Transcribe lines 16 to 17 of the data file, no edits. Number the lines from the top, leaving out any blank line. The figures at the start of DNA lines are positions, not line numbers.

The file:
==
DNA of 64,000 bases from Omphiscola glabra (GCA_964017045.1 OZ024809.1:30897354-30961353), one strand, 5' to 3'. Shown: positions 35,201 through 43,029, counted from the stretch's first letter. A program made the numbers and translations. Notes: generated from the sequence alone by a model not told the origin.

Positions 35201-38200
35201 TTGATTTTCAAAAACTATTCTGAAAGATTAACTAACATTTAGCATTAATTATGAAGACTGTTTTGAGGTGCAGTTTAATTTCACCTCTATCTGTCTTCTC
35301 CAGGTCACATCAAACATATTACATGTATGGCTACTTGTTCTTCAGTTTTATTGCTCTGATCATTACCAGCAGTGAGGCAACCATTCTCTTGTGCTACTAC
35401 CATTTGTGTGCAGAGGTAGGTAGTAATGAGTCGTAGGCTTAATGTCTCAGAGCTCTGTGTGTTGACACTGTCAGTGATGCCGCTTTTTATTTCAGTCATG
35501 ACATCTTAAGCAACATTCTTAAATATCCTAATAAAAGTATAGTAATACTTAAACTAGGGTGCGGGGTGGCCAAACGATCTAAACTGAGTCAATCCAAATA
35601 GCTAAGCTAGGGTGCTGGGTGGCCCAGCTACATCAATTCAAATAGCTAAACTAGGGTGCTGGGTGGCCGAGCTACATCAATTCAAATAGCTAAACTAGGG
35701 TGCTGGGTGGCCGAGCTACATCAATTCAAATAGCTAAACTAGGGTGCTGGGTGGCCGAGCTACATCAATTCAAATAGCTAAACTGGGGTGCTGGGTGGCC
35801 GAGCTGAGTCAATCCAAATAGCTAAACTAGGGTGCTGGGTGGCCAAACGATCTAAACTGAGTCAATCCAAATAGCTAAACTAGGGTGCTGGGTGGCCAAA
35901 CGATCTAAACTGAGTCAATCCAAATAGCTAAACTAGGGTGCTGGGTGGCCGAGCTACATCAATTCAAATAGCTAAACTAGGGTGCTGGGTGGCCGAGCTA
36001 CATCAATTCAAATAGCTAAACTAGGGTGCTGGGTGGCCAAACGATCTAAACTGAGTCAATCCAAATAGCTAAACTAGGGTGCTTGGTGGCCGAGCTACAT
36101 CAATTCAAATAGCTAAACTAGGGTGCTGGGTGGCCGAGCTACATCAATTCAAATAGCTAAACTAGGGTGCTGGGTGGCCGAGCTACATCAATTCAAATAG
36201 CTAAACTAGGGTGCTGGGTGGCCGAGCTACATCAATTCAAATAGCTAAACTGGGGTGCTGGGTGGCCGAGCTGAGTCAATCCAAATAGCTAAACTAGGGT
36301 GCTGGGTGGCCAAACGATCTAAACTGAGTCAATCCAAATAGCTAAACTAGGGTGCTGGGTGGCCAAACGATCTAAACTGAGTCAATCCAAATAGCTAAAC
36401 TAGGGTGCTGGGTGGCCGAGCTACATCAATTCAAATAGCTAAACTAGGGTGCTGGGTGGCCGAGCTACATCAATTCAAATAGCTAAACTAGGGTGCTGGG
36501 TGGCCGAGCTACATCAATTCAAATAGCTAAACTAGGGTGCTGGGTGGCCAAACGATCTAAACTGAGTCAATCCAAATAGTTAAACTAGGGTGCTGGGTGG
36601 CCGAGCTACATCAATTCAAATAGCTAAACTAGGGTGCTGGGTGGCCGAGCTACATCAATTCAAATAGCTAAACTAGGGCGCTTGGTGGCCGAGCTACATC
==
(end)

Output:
36501 TGGCCGAGCTACATCAATTCAAATAGCTAAACTAGGGTGCTGGGTGGCCAAACGATCTAAACTGAGTCAATCCAAATAGTTAAACTAGGGTGCTGGGTGG
36601 CCGAGCTACATCAATTCAAATAGCTAAACTAGGGTGCTGGGTGGCCGAGCTACATCAATTCAAATAGCTAAACTAGGGCGCTTGGTGGCCGAGCTACATC